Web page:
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Articles and thoughts by Peter Holslin

High Places, “High Places vs. Mankind” (Thrill Jockey; 2010)

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High Places
High Places vs. Mankind
(Thrill Jockey)
*8.5*
Goes well with: Gang Gang Dance, Boards of Canada, Happy Band of Japan

It’s telling that my copy of High Places’ 2008 self-titled debut was automatically labeled “Children’s Music” on iTunes. Rob Barber’s inventive beats and glossy samples had the luster of new toys. Mary Pearson’s reverb-coated vocals and poetic lyrics seemed wonderfully naïve. The whole album felt as soft as a down comforter.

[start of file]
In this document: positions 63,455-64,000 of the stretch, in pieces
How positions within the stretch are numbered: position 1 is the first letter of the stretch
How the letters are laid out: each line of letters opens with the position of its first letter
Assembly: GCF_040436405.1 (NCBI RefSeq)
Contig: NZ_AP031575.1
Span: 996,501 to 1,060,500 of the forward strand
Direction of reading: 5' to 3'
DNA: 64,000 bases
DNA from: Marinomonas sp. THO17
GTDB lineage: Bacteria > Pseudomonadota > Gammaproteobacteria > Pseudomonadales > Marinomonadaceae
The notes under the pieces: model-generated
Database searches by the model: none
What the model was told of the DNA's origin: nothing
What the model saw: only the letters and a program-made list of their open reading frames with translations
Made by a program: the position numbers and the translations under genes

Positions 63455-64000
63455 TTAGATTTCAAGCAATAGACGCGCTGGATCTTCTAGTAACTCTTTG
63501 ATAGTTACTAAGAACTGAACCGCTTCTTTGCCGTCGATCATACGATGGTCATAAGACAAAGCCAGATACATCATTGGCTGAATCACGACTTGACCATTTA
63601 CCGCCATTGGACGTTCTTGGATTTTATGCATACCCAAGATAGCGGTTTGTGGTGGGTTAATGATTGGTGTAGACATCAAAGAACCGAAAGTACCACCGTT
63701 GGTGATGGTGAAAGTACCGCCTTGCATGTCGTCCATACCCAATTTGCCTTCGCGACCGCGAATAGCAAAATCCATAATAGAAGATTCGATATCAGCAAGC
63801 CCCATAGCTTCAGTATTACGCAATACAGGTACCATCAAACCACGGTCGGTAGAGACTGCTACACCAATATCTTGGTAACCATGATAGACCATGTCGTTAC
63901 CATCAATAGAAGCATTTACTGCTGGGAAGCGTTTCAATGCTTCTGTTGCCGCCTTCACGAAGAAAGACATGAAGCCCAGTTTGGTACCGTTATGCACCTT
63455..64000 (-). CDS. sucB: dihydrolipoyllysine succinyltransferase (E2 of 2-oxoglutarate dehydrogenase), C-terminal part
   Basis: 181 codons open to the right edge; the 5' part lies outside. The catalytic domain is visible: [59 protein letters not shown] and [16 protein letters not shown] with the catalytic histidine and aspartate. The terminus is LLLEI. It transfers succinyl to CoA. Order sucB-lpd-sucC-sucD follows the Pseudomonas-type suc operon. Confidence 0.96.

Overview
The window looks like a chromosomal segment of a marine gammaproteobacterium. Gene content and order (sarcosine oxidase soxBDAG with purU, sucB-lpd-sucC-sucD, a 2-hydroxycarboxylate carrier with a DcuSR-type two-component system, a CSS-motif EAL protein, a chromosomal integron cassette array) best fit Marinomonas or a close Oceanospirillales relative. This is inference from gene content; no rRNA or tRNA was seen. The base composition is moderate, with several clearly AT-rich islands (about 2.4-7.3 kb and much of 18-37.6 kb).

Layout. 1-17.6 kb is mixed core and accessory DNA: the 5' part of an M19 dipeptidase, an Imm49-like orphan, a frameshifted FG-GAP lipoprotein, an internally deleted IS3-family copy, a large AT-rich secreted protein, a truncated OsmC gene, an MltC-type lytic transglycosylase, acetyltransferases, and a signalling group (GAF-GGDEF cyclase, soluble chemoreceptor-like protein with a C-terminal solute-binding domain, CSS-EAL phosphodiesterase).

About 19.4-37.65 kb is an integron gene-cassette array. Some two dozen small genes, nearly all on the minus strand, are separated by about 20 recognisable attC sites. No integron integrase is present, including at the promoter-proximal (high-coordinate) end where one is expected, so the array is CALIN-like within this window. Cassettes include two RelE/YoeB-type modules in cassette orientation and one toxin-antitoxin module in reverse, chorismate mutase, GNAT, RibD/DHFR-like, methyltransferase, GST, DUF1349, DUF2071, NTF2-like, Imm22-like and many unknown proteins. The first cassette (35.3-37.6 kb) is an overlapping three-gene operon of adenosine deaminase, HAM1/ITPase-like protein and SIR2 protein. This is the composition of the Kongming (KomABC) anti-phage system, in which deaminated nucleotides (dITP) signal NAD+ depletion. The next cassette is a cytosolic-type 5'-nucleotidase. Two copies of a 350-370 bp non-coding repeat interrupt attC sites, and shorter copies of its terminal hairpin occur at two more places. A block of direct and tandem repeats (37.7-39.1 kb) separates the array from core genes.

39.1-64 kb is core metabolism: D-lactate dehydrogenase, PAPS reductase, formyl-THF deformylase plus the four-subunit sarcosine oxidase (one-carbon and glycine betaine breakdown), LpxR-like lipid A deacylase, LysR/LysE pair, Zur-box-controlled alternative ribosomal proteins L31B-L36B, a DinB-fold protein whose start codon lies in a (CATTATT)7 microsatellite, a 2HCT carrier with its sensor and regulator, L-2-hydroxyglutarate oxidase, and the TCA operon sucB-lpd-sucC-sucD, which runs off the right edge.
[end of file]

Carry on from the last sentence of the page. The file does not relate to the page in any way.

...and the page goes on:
On High Places vs. Mankind, the Brooklyn duo’s second album, they’re just as childlike—aside from Barber, only a kid who’s spent countless hours playing with Legos could come up with something as creative as “Drift Slayer,” with its impressionist mosaic of string samples. But they’ve clearly grown up a bit. Mankind features interweaving guitars, groovier beats (see the pocket thump of “On Giving Up”) and lyrics that delve into darker themes. In closer “When it Comes,” Pearson welcomes her inevitable fate: “Death has come and now it’s gone / It’s about time.”

But as much as they’ve grown conceptually and technically, High Places is still the adorable band they’ve always been—and Mankind just goes to show that their delightful electronica will never grow old.

—Peter Holslin

This review ran in this week’s issue of CityBeat.

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Written by Peter Holslin

May 7, 2010 at 6:23 pm

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